The closure of Huddersfield’s A&E could lead to an extra 157 deaths a year.
In a cross-party letter Labour Mr Sheerman and Conservative Mr McCartney ask Mr Hunt to consider issuing a ‘ministerial directive’ against the Right Care Right Time Right Place proposal.
The letter signed by both MPs says: “According to one analysis we have seen, the decision to close our A&E would make Huddersfield the largest town or city not to have a major A&E within five miles, and the decision could lead to 157 more deaths each year.
“The situation will be made even worse if Dewsbury loses its A&E, which is another likely possibility.”
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The official Commons letter, slams the PFI deal and urges Mr Hunt to intervene.
It says: “It is a scandal that Huddersfield looks set to lose its A&E service because of this terrible deal, especially since our own hospital, Huddersfield Royal Infirmary (HRI), did not accrue this burden of debt.
“It is wrong to ask the people of Huddersfield to bail out a debt that historically has nothing to do with the town.
“Everyone understands that financial considerations are very important, but ultimately healthcare outcomes and patient safety have to come first.”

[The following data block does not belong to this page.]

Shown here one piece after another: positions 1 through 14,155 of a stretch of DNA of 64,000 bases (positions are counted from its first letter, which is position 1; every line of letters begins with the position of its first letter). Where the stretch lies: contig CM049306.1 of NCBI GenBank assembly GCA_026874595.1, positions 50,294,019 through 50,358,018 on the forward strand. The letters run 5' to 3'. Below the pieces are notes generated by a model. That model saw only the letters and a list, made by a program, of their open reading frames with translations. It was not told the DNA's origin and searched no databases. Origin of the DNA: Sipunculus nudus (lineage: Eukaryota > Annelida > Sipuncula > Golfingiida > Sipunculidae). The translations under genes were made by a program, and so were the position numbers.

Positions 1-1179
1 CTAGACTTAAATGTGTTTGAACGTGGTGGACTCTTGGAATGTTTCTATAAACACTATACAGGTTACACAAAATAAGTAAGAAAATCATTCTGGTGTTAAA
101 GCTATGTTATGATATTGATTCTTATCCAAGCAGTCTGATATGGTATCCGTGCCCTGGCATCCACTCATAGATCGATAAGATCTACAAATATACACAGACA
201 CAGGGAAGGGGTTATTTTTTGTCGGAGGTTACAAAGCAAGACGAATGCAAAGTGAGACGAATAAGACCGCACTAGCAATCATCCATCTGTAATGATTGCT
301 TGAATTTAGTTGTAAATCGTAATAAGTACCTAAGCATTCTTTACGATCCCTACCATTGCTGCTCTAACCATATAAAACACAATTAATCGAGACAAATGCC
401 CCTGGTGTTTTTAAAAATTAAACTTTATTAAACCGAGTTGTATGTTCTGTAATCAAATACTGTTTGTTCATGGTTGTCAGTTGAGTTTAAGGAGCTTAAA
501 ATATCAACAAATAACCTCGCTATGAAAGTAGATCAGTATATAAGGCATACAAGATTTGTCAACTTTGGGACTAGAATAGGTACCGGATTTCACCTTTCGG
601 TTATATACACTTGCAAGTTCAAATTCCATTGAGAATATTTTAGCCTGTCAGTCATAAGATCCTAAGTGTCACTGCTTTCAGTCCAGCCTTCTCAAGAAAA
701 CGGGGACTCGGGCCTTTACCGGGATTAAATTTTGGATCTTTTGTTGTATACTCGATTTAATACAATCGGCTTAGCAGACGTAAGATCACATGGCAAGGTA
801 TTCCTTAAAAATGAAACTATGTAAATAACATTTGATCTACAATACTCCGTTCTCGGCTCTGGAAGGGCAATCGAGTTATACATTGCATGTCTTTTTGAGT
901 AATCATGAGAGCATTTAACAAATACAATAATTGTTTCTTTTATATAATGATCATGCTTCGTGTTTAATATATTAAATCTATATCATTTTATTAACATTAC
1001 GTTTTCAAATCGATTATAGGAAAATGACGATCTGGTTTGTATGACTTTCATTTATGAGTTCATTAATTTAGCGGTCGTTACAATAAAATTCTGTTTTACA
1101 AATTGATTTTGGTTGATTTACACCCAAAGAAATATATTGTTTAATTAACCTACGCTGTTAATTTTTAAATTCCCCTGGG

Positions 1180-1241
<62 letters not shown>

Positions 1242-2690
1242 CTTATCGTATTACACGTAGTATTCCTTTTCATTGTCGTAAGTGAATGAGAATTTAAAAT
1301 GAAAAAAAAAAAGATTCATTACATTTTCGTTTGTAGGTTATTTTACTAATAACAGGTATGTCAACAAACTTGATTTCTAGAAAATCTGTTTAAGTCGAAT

Mr Sheerman and Mr McCartney argue that the cash used to rebuild a smaller HRI and expand Calderdale Royal Hospital, Halifax, could be ‘better spent on retaining and better managing A&E in both Halifax and Huddersfield’.
The letter concludes: “We would like to meet with you to discuss the future of healthcare in Huddersfield and Calderdale and ultimately urge you to consider issuing a ministerial directive against what is being proposed.”
How the '157 deaths' figure was calculated
The 157 deaths calculations have come from Mr Sheerman’s office via a statistician.
Research in the Emergency Medical Journal shows that around an extra 1% of emergency admissions to A&E will die per 10km of additional distance to A&E number 2.
A&E attendance data for HRI shows there were 69,096 attendances in 2012/133. This is 49% of the total of 141,140 in Calderdale and Huddersfield NHS Trust for that year.
There were 44,328 emergency admissions to Calderdale and Huddersfield NHS Trust in 2012/13; which is 31.4% of total admissions.
Applying this percentage to the total HRI attendance produces an estimate of 21,696 emergency cases in HRI that would presumably travel to Halifax instead.
Allowing for a conservative 1.5% rise in attendance since 2012/13 this gives a figure of 22,021.
The distance between the two hospitals is 5.1m (8.2km). Given the hospital locations, most HRI patients will travel all or most of this additional distance, with an average estimated at 7km. Therefore the total extra number of kilometres travelled by patients is 22,021 x 7 which equals 154,147.
Therefore the number of extra deaths estimated (based on 1.02 per 1,000km) per year is 157 – a figure which could rise significantly if the impact of the downgrade of Dewsbury A&E is also factored in.